Mining, for all its downside, was/is a proud and dignified job. For centuries it provided the backbone of economic growth, through abundant energy supplies. Anyone who was a part of this, no matter how small a cog, has every right to take pride in the fact that they did their bit to put the Great in Britain.
    As for those who say they the miners are better off without the jobs, I say get real. Go to ex mining areas and see what the reality is. From having hard but essential jobs and a proud community spirit, you have broken communities with no real sense of purpose, those who have jobs are either low paid jobs that a monkey could do or 'fake' jobs created by huge subsidy and everyone knows they will disappear once the support runs out. And how can any community ever recover from the slap in the face when the mines that made the UK an economic powerhouse are closed so that the power stations can burn coal that was mined by slave labour children in Columbia?

    Just a few thoughts, but its definitely the end of an era, so for that we should acknowledge the passing of Tower Colliery.
     
  7. WelshBluebird

    WelshBluebird
    Well-known Member

    Joined:
    Oct 5, 2005
    Messages:
    2,511
    Products Owned:
    0
    Products Wanted:
    0
    Trophy Points:
    86
    Location:
    Rhondda
    Ratings:
    +135
    Don't want to derail the thead, but I totally agree with you johntheexpat.
    Living where I do, the impact of the mine closure's is very real to me. I live with it everyday. The Rhondda is still suffering. Most people in my year in school (last year of sixth form) are moving away to go to uni, and don't plan on coming back. It's sad - but there are very few options for someone my age.
     
  8. HMHB

    HMHB
    Distinguished Member

    Joined:
    Nov 11, 2001
    Messages:
    27,350
    Products Owned:
    0
    Products Wanted:
    0
    Trophy Points:
    166
    Location:
    Nottinghamshire
    Ratings:
    +6,204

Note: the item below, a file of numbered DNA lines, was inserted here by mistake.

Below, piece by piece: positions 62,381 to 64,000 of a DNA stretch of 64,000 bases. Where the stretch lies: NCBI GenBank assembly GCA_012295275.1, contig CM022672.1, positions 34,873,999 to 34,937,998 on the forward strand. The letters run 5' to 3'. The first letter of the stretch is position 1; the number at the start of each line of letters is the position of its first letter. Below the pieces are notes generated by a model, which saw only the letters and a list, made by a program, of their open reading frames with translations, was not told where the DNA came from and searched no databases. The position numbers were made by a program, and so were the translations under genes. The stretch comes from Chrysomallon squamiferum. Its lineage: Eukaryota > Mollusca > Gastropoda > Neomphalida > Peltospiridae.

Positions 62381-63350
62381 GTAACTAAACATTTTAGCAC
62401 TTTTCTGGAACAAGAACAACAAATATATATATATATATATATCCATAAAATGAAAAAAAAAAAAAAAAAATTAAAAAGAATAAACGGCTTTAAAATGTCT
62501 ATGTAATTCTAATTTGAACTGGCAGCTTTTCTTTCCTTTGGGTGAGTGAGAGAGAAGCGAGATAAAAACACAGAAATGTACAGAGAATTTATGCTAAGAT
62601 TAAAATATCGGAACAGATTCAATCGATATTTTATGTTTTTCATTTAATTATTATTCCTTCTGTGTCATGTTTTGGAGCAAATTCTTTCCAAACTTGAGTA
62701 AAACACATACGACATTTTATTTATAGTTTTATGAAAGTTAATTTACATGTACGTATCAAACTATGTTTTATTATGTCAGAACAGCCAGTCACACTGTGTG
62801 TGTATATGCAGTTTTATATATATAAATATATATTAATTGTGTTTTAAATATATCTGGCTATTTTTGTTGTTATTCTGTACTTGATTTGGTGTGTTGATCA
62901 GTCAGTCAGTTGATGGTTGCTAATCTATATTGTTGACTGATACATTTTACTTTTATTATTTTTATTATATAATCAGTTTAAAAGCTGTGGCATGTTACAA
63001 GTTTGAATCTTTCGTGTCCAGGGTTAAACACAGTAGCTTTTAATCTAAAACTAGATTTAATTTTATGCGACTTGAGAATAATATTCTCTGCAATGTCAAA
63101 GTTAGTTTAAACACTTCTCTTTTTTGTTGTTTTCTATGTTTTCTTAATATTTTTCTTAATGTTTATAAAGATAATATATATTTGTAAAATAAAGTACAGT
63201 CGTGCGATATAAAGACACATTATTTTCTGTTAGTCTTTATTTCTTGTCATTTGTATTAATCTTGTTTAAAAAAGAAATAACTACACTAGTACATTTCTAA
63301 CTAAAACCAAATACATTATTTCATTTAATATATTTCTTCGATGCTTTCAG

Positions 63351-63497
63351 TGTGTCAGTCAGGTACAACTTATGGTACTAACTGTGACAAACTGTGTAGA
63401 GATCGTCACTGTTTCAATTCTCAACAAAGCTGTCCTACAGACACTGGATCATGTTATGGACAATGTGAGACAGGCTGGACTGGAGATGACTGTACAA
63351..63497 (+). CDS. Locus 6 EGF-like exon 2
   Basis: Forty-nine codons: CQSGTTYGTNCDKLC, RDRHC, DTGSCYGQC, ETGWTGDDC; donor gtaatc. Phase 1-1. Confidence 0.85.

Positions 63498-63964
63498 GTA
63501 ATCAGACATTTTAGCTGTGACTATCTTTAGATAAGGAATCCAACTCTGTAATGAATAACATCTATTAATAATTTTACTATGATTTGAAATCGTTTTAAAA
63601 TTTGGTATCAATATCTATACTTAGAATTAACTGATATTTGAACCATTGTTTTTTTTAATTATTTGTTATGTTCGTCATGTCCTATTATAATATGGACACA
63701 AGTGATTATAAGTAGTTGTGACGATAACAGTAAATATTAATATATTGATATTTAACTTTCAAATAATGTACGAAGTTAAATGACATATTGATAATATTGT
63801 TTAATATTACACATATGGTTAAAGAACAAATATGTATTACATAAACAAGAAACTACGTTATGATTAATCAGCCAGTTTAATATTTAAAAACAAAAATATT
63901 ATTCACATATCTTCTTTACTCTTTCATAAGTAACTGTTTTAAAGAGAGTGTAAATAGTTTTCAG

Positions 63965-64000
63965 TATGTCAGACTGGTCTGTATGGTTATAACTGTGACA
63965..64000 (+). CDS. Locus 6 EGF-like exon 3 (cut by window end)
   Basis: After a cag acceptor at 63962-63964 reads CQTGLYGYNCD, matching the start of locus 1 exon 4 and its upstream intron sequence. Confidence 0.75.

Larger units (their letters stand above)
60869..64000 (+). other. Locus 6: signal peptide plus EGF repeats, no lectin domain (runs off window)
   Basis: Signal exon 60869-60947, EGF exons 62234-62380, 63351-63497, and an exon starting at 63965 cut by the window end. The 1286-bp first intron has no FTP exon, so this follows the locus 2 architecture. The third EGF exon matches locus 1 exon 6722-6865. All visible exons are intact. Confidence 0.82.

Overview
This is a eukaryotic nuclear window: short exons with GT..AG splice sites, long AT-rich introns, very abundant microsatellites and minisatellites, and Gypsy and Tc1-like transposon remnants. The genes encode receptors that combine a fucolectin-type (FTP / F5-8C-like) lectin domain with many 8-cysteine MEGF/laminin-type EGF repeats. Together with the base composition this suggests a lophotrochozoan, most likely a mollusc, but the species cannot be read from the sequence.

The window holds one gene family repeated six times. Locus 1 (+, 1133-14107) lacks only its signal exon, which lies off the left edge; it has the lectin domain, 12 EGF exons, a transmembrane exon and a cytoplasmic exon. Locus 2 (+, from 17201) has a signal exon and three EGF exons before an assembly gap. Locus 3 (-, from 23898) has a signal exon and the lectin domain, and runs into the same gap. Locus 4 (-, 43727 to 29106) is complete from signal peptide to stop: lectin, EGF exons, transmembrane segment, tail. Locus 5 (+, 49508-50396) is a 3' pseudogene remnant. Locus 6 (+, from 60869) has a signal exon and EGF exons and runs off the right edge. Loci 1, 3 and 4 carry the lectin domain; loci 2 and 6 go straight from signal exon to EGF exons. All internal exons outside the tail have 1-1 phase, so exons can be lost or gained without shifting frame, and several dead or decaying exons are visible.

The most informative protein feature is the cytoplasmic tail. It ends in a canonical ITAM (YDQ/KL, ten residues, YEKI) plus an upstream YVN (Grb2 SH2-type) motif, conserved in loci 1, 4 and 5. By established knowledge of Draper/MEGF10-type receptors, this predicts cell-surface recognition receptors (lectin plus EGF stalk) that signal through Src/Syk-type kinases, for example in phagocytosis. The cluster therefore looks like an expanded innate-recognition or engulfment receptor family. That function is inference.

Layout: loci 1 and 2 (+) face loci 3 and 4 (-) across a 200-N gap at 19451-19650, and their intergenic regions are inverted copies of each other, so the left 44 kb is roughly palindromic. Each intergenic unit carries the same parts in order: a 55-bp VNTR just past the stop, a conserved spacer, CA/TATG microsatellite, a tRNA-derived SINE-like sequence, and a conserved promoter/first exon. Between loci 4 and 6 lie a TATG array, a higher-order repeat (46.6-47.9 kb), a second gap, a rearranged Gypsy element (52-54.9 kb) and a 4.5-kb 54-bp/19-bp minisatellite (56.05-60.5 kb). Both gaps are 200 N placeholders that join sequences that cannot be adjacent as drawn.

You've just described Mansfield there mate so I know what you mean. This place is full of sad, aimless people now.
     
  9. jondy1

    jondy1
    Standard Member

    Joined:
    Oct 7, 2005
    Messages:
    94
    Products Owned:
    0
    Products Wanted:
    0
    Trophy Points:
    8
    Ratings:
    +1
    well said:thumbsup:
     
  10. lostinspace

    lostinspace
    Well-known Member

    Joined:
    Apr 30, 2004
    Messages:
    1,966
    Products Owned:
    0
    Products Wanted:
    1
    Trophy Points:
    116
    Ratings:
    +747
    Agree with what's been said before. Sad day not just for the miners, but for their community as a whole.
    I've lived in the mining ares of South Yorkshire all my life, and saw villages die after the pit closed.
    Maybe if the Tories had factored in the cost of sustaining destroyed communities after shutting the pits, they'd have realised it was cheaper, and much better, to keep them open.
    They didn't close pits, they closed down people's lives.
    I hope this community fares better.
     
  11. gibbsy

    gibbsy
    Moderator

    Joined:
    May 17, 2007
    Messages:
    13,117
    Products Owned:
    3
    Products Wanted:
    0
    Trophy Points:
    166
    Location:
    Cwm Cynon, De Cymru
    Ratings:
    +7,241
    Mad Maggie Thatcher destroyed the livelihood of many men of the Cynon Valley, in which Tower is situated. Deep Duffryn, Kyber and Abercynon were put under the axe by this vindictive woman. All credit to Tyrone and the men of Tower who proved her to totally wrong. The sense of community has now left the valley forever and it was a sad day indeed when Tower finally closed.

    My grandfather and father were miners, to me they are the salt of the earth. My father, 89, is still alive but full of dust and can hardly walk a step, but he always remembers the closeness of the men working underground and those that died in accidents, of which there were plenty.

    I went underground on visits and I would never have wanted to work in such dangerous conditions, especially for the money on offer. I was a firefighter and will always remember the kindness of Tyrone O'Sullivan and the members of the NUM at Tower in the firefighers bitter strike of 1977-1978.
     

Share This Page

Loading...